Bio: Shanks, John Gamble (1838 - 1919)
----Source: Pat Shanks, Greenwood Public Library & Janet Schwarze.
Mr. & Mrs. John Shanks
BIOGRAPHY OF JOHN GAMBLE SHANKS (1838-1919)
John Gamble Shanks, a highly esteemed resident of the city of Greenwood, who during a long and active career has taken a prominent part in the development of the county, along various lines, was born in County Down, Ireland on Aug 19, 1838, son of Hugh and Mary (Gallaway) Shanks. His parents, who were natives of the same county, in 1842 emigrated to Canada with their three children-Hugh, John, and William-landing in that colony after a voyage of eight weeks in a sailing vessel. There Hugh Shanks, who had been a laborer in Ireland, worked at anything he could find to do, he and his family making their home in Middlesex County, Province of Ontario. About 1866 they came to Clark County, Wis., which was the home of the parents for the rest of their lives, the father dying Oct 9, 1908 and his wife on Feb 6, 1878. In addition to the three children above mentioned, they had five others, who were born in Canada, namely: Sarah, James, Mary, Robert and David, all of whom came to Wisconsin with the parents.
John Gamble Shanks attended a log school house in Canada, where he acquired his education, and there he grew to manhood. On beginning industrial life he became connected with farming interests, gaining practical experience of everything pertaining to agriculture. In 1863 he came to Clark County with his brothers, who had been here before, and after his arrival began working in the woods, in which manner he was occupied for three years.
On Oct 19, 1866 he was married to Margaret McMahon, who was born in Lampton County, Ontario, Canada July 28, 1847, daughter of John and Bridget (Fahey) McMahon. Her parents were both natives of Ireland, Mr. McMahon coming from Limerick and his wife from near Dublin. They were married in Canada and came to Clark County, Wis. in April 1871, locating in Eaton Township, where Mr. McMahon got a tract of 160 acres of partly cleared land, on which, however, there were no buildings, but he at once erected a log house and barn, into the former of which the family moved. There were nine children who came from Canada, where they were born: Margaret Ann, Mary Jane, Clarissa, Thomas, Agnes, John, James, Adolphus, Eugene, and Theresa Frances. Mr. McMahon died in Eaton Township Dec 26, 1895. His wife, who survived him for a number of years died Jan 9, 1913.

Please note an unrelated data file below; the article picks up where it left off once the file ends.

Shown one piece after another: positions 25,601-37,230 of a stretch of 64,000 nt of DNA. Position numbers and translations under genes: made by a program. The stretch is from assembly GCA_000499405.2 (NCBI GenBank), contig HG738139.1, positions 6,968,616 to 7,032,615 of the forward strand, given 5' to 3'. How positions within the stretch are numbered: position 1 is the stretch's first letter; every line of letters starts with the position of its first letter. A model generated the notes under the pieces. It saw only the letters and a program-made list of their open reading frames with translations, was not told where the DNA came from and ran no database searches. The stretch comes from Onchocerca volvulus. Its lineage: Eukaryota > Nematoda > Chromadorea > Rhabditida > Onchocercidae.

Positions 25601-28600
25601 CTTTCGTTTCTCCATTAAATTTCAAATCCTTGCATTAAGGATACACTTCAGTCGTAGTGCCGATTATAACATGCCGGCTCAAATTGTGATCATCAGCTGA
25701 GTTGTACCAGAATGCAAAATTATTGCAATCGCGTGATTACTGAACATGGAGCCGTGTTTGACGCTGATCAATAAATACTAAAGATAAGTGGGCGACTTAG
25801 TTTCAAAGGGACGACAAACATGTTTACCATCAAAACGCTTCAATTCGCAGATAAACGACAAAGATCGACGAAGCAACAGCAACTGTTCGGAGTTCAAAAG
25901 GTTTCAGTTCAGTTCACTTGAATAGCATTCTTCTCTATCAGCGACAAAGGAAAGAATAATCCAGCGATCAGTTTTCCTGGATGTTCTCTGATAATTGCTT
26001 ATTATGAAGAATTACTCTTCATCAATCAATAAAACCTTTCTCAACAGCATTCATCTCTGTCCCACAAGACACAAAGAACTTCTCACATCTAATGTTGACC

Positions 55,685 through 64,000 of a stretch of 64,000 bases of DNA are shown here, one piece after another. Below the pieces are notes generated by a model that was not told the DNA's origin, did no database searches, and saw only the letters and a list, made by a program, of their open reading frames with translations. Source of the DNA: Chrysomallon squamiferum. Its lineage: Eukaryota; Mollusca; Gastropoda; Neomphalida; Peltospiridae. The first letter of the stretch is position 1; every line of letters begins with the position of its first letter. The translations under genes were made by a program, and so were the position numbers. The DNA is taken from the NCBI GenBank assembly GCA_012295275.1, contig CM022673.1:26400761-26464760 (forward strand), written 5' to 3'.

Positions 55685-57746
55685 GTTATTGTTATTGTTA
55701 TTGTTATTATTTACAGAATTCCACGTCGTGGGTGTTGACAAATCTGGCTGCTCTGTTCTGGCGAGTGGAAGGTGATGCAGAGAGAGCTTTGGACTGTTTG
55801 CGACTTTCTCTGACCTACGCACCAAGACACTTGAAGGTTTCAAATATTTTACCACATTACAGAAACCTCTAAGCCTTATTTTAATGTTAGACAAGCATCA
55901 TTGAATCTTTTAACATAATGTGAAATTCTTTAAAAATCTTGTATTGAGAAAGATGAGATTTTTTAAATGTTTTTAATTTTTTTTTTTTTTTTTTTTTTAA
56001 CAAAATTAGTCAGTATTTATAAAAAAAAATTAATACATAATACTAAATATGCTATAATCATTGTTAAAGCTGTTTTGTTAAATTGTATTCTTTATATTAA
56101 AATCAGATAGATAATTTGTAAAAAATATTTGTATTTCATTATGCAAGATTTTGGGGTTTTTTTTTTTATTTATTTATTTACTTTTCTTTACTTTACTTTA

They were members of the Catholic church, supporting the nearest church of that faith when they first came here and afterwards helping to build the Catholic church in Neillsville. After his marriage, Mr. Shanks located with his wife two miles south of Greenwood, on a tract of 160 acres in Section 14, Eaton Township. The land was thickly wooded, not a tree having been felled. He started at once to build a log house, which was a one-room dwelling, with scoop roof and 14 by 16 feet in size. While it was building they resided at the home of Henry Huntziker. Mr. Shanks started without either stock or machinery, having practically nothing but his hands and one or two small tools. He had to walk to Neillsville on foot for supplies, and the first two barrels of flour he bought cost him $14.00 a barrel, he hauling them home with an ox team. After being two years on his place he and his wife bought a cow. He worked in the woods along the Black River as foreman for James McKinley, spending the summers in clearing his farm, and it was about three years after he moved onto the latter that he bought his first pair of oxen from Mr. McKinley. He also spent considerable time on drives. Later, for about three years, he was engaged in lumbering on his own account and altogether he spent some fifteen or twenty years in the lumber business, in one occupation or another.
In course of time Mr. Shanks got his farm well cleared and erected good frame buildings on it, after which he sold eighty acres of the place. Thirty-five years ago, or about 1881, he sold the remainder of the farm and took up residence in Greenwood, where he has since remained.
The Home of John Gamble Shanks
Greenwood, Clark County, Wisconsin
Jack Bryden's Hotel in flames.
This was formerly owned by John Shanks and known as "The Greenwood House".
In 1893 Mr. Shanks built the Greenwood House, which he conducted as a hotel for about three years and then sold out. Besides erecting for himself a nice residence in the village, he bought and improved a large number of farms in Clark County. He formerly shipped stock to Chicago, beginning twenty-four years ago. He is at the present time vice president of the Greenwood Bank, and is interested in the heading mill company, manufacturing heading, lumber and staves. Mr. Shanks served as mayor of Greenwood for four years and has, at different times held township and as assessor for two or three years. He has no children, but he and his wife had an adopted daughter, Grace, who died in Arizona in 1915 at the age of 29. Although now advance in years, Mr. Shanks is well preserved and looks much younger than he is. His heart has always been young and his disposition and genial manners have gained him numerous friends throughout Clark County.
Above is a picture of Early Methods of Cattle Shipping
(from the Abbotsford Centennial Book "100 Years", 1973, pg. 22.)
For many years, John Gamble Shanks Shipped Cattle via train from Greenwood, Wis. to Chicago, Ill.
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